This year is the 100th anniversary since UK women won the right to vote. But, since then, we have not moved as fast as some other countries to address the differences in how men and women are treated.
It was 1963 when John F Kennedy signed the United States Equal Pay Act, making it illegal to pay men and women different salaries for similar work in the same place.
However, recent research shows that UK women working full-time are still paid less than men in 90% of sectors, with those working in financial and insurance sectors among the worst affected. (Source: UK Commission for Employment and Skills 17 November 2015.)
Theresa May has tried to redress the balance in her last cabinet reshuffle. Of the 13 new politicians on the Government payroll, eight were women and four were black or minority ethnic (BME). She hailed a Government that “looks more like the country it serves”. Surely all industries and boards should look more like the country they help?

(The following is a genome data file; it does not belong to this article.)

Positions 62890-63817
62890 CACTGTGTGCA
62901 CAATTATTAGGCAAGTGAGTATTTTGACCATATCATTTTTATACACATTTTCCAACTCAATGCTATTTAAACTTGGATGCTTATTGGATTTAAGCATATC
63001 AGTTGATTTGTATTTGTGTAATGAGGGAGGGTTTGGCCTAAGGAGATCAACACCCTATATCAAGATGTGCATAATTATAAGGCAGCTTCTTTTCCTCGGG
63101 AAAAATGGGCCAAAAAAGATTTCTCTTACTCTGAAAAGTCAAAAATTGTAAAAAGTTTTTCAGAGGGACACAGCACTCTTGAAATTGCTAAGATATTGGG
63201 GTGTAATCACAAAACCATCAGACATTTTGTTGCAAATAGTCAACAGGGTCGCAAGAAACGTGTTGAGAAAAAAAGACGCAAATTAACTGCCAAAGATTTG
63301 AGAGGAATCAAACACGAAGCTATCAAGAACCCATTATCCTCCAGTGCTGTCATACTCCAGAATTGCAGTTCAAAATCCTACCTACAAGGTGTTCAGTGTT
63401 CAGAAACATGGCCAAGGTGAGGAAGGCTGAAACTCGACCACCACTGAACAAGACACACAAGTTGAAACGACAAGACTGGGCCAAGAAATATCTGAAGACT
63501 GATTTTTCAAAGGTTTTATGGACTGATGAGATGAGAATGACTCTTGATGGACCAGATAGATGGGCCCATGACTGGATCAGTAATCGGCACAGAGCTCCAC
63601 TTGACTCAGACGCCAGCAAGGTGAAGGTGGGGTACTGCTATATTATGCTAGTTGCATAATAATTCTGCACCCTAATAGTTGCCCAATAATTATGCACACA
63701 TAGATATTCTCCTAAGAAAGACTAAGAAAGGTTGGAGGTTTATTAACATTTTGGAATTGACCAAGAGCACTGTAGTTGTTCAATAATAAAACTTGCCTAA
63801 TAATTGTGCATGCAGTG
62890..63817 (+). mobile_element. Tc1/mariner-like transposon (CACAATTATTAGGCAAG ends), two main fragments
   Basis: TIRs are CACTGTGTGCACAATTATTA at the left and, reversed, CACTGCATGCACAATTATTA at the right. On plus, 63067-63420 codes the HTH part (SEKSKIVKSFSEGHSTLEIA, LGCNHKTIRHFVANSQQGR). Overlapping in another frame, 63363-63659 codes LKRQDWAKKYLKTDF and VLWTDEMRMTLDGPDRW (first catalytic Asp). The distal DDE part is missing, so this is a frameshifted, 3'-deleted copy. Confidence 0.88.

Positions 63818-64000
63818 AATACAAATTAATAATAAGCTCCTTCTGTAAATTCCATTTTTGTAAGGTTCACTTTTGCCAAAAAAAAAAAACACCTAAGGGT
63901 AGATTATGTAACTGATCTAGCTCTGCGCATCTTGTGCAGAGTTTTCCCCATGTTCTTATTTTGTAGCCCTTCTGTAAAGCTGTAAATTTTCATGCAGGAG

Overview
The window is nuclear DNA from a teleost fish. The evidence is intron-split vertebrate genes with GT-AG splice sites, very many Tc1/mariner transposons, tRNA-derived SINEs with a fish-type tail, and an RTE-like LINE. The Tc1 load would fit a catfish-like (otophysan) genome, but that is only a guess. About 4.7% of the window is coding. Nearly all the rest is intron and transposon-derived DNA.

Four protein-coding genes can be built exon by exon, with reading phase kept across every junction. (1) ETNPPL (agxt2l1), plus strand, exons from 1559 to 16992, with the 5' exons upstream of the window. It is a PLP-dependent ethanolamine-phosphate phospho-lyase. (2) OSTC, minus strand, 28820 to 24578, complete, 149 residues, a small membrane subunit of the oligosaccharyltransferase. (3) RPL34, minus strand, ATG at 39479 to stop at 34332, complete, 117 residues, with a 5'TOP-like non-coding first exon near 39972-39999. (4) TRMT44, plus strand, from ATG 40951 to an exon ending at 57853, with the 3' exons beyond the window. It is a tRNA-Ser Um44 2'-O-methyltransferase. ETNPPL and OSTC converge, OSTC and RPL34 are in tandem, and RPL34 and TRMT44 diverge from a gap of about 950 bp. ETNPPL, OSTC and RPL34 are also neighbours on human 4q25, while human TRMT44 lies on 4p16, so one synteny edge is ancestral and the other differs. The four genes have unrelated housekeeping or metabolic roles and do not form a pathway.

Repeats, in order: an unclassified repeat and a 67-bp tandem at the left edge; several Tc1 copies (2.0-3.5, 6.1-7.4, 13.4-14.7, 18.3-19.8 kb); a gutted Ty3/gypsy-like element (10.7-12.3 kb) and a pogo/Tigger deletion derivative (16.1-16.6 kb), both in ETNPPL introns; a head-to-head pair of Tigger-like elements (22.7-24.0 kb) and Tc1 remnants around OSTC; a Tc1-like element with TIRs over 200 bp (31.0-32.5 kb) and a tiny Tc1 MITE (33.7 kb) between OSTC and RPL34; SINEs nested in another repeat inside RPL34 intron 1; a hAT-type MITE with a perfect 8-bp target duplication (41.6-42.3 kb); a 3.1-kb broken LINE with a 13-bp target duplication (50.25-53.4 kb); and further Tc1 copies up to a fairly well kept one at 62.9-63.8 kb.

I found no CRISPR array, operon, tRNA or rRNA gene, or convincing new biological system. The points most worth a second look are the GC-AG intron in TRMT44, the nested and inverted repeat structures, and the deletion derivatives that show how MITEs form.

Impact on financial services
Financial services is a sector that is traditionally male-dominated, and many people feel that more females are needed.
In financial services, women comprise just 14% of executive committees, even though 66% of new recruits are female. (Source: Daily Telegraph 22 March 2016.)
The Government is trying to support women working in the finance sector by introducing the financial charter that asks companies to pledge to set internal targets for women in senior management, and to publish progress reports.
This is a subject very close to my heart since I run an advice company with all female advisers – although two of our administrators are male.
Studies have shown that women are the main breadwinners in 56% of households across the country. (Source: Real business 7 Jan 2016.)
Surely, women should have the option to have someone of the same gender to advise them?
At Monetary Solutions Ltd, you can book a free initial consultation about any financial matters, so please call us on 020 8655 8488.